Tragedy forces a cantankerous old man to reconnect with the world in this luminous fable.
David Harris, a retired grocer and unapologetically “dried-up old geezer,” wants nothing more than to spend his days sitting on the couch playing video football. Alas, his wife Emily insists on dragging him on errands. She is the heart and soul of their scruffy, multicultural Brooklyn neighborhood, knowing everyone and seeing everything, always prepared to search out a neighbor’s lost dog or reprove an obstreperous lout. (David’s public interactions consist mainly of grousing at people he thinks aren’t doing their jobs right, like the local pizza maker.) Emily has other eccentricities, including a conviction that everything happens for a reason, that one person’s truth may not be another’s, that wishes come true, even if they involve lottery tickets, that she is always right (a conceit David finds especially irritating because it is true). As annoyed as David gets with his wife, he’s also passionately in love with her, and when she collapses on the sidewalk with a heart attack the bottom falls out of his world. She’s revived by a Hindu shop owner who used to be a surgeon, but her doctors insist that she have a risky operation or face imminent death; in the “foul silence” of his suddenly empty apartment, David contemplates the prospect of an empty life. O’Neill crafts a wryly charming romance that spins itself out of the outwardly exasperated, inwardly tender screwball banter of its leads. It’s also a love letter to a big-hearted Brooklyn of neighborhood characters and immigrant strivers. And it’s a study of loss and grief that takes a swerve toward magical realism when David realizes that Emily’s networking skills are more impressive than he realized. Carried along by David’s sardonic, jaunty voice, the story doesn’t stray into mawkishness even as it registers trauma and sorrow.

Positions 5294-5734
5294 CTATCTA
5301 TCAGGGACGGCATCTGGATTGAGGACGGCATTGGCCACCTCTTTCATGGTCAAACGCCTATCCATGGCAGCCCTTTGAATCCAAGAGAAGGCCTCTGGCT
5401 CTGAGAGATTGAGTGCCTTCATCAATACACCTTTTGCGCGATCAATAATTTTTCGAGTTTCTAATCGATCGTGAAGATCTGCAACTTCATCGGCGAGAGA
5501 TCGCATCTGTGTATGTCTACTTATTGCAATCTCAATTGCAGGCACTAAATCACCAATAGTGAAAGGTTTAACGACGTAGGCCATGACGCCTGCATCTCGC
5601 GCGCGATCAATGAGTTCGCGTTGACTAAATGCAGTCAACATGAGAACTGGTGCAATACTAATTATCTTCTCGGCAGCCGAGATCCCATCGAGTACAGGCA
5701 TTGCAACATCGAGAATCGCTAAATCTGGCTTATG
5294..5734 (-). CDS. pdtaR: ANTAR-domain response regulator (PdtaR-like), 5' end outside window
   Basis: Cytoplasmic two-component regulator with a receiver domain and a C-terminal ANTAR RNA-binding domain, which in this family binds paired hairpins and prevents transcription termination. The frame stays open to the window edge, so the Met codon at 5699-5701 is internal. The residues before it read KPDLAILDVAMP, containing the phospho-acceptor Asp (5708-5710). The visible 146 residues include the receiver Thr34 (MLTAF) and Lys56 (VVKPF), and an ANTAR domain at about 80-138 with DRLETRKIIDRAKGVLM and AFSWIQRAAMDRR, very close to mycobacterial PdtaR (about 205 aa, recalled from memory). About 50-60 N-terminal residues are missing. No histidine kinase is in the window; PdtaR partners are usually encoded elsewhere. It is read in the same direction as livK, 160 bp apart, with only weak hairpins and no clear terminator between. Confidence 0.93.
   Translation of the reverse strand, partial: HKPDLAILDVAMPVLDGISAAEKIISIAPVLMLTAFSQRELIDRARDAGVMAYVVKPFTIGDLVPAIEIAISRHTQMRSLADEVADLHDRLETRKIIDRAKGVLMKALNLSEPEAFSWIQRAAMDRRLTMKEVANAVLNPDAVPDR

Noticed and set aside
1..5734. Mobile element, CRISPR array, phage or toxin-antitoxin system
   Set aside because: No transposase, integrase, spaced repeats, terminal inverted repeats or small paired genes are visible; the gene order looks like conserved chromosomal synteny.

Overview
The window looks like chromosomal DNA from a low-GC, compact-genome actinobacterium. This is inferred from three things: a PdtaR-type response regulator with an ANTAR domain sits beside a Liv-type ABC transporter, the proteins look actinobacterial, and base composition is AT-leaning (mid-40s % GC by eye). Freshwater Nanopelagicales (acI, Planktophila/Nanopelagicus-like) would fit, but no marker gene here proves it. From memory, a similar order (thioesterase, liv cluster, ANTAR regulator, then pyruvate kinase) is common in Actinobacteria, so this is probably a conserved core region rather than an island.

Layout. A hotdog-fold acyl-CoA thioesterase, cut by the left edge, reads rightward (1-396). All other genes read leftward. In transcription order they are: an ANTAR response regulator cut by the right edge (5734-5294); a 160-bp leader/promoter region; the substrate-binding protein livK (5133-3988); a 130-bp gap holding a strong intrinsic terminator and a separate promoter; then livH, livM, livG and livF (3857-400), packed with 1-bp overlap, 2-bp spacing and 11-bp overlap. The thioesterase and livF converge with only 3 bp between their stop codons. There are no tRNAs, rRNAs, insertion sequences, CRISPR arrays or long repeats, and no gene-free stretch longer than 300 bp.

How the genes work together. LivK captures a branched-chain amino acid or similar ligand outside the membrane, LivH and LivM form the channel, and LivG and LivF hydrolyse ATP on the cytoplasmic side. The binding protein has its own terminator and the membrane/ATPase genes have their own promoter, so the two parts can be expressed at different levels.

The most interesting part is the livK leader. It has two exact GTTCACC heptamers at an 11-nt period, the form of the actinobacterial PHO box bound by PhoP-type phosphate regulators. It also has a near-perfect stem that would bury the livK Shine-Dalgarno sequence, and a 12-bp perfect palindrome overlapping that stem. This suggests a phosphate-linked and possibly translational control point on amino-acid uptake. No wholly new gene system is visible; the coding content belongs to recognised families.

A moving love story that handles deep emotions with a light touch.